Spread betting, the high-stakes favourite of the City's gamblers, is on a drive for still more converts through the internet.
Cantor Fitzgerald, the US broker, will this week launch a website offering the full range of spread betting services over the web and hopes to expand the global customer base thirty-fold.
The concept of spread betting has been around since the mid-1980s, but it was soon obvious that the genre, which began with betting on sports, could be readily applied to the financial markets.
A player can call one of the services, ask for a spread on a particular stock, and then buy points at any chosen value.
If the stock rises, the player wins the size of the points rise times the value paid for each point.
If the stock falls, he loses by that margin. Players can also sell the spread.
At £1 per point, the game can be played for fun, but at £100 per point, winnings and losses can run into the hundreds of thousands of pounds.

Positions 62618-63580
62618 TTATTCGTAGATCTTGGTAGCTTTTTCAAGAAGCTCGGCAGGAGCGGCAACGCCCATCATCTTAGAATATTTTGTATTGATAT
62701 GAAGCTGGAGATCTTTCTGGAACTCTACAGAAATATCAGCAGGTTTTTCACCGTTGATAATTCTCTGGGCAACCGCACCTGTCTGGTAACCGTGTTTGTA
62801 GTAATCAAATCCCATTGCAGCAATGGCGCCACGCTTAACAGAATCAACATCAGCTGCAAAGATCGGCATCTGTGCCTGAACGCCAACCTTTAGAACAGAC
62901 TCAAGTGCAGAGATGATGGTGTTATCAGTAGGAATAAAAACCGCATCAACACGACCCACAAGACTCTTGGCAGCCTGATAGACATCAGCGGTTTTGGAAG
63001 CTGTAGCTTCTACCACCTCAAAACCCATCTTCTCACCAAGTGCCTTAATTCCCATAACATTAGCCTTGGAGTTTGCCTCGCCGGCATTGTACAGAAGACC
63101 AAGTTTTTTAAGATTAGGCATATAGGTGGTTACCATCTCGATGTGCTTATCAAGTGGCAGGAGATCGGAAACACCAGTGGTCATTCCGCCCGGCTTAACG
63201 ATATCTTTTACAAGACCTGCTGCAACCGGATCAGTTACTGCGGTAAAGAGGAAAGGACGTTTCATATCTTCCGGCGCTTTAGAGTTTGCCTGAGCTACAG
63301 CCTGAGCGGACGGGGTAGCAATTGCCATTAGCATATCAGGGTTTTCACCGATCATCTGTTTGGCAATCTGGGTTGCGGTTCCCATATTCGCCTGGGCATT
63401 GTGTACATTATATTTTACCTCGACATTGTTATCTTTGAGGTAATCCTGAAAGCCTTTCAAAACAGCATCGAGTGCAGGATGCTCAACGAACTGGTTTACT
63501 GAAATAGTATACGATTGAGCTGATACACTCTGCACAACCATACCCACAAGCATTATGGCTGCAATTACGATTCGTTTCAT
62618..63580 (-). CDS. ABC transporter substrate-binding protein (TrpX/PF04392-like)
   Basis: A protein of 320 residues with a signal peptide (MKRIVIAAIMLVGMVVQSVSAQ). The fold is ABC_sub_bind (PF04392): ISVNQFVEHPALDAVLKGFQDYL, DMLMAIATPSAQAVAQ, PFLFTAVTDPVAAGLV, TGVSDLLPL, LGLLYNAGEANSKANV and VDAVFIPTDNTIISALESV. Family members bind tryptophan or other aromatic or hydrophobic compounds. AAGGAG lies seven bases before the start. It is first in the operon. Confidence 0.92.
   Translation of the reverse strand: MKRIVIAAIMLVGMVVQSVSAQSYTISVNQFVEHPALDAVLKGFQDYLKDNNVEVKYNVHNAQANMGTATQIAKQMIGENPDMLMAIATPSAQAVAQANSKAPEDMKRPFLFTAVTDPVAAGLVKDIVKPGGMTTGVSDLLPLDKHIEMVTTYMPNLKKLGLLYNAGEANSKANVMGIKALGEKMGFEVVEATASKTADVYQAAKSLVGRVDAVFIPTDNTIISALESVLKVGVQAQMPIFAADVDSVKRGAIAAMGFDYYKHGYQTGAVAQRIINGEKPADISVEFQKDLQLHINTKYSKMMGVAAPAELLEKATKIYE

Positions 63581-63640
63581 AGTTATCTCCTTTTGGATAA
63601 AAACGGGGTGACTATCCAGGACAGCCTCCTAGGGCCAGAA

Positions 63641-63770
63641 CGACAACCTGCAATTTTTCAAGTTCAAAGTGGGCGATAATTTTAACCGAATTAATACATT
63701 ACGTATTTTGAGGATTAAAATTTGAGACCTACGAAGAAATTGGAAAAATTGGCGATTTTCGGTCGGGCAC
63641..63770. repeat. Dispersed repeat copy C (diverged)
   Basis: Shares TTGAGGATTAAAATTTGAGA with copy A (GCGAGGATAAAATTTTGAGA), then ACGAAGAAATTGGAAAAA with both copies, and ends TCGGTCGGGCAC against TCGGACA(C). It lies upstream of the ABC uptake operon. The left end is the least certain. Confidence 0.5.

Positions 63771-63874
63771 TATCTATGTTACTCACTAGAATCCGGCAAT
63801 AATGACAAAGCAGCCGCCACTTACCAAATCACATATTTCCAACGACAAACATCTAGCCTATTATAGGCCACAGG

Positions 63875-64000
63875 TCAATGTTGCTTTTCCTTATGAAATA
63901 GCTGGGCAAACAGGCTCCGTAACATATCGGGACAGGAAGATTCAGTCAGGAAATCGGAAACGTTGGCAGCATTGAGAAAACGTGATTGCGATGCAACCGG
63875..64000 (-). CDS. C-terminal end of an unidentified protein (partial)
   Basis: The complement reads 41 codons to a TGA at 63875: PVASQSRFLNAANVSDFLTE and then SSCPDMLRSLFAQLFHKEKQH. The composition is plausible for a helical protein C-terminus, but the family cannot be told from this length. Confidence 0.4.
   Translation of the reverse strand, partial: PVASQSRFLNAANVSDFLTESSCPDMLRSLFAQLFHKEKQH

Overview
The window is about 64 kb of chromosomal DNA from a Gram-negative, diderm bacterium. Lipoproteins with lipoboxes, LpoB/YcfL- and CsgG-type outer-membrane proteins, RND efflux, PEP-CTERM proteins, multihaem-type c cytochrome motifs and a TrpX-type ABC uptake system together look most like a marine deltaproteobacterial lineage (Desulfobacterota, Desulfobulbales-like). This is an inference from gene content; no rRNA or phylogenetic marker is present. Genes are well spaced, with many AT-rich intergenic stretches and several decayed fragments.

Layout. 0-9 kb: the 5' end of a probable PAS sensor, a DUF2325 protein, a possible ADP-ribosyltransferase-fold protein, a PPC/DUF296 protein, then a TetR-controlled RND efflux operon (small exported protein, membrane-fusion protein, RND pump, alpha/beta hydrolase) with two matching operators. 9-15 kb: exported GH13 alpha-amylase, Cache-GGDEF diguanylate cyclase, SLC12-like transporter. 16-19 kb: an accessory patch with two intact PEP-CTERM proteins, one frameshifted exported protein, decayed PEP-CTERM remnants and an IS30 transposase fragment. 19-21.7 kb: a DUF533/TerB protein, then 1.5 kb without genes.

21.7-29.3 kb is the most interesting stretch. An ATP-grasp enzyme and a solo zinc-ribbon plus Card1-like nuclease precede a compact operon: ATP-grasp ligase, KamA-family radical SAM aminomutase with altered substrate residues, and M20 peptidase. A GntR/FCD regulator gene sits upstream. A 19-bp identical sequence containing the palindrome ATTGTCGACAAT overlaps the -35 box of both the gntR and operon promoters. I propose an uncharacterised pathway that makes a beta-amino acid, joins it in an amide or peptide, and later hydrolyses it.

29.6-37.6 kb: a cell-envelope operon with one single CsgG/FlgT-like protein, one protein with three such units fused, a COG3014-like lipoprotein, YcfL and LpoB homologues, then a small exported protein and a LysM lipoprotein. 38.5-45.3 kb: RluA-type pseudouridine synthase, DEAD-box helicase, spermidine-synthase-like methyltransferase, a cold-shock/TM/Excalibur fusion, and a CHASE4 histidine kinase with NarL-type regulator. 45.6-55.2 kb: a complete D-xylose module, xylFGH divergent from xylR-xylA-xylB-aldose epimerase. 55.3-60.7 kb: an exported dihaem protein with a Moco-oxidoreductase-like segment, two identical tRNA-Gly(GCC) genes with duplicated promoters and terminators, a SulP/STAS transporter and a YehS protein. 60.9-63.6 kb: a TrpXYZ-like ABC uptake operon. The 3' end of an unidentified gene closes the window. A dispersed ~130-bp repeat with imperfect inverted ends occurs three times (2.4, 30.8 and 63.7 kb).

But despite its high-risk appeal, worldwide there are only 50,000 players.
David Buick of Cantor Fitzgerald said: "Spread betting is a superb product that has unfortunately been woefully marketed."
Of the 3,000 gamblers who bet regularly each week, the great majority are based in the City of London. Mr Buick is keen to use Cantor's internet site as a way of expanding both in the UK and overseas.
Cantor's eventual target is to build the global market to 1.5 million regular customers.
The new internet site offers an educational section, where would-be betters can learn how the system works in a simulated environment.
The most the uninitiated can lose is a virtual shirt. Cantor hopes also to scoop its competitors by being the first to offer spreads on stocks in the Nasdaq, Dow Jones Industrial Average and S&P 500. Spread betting companies hedge stakes against the futures market, and Cantor's history as a financial house has given it an advantage.
Another tactic Cantor has employed is to poach employees from its established competitors.
It has already wooed a total of 12 old hands from its rivals IG, Sporting Index and Financial Spreads.
- More about:
- Financial Markets
- Gambling And Lotteries
- General Motors
- Information Technology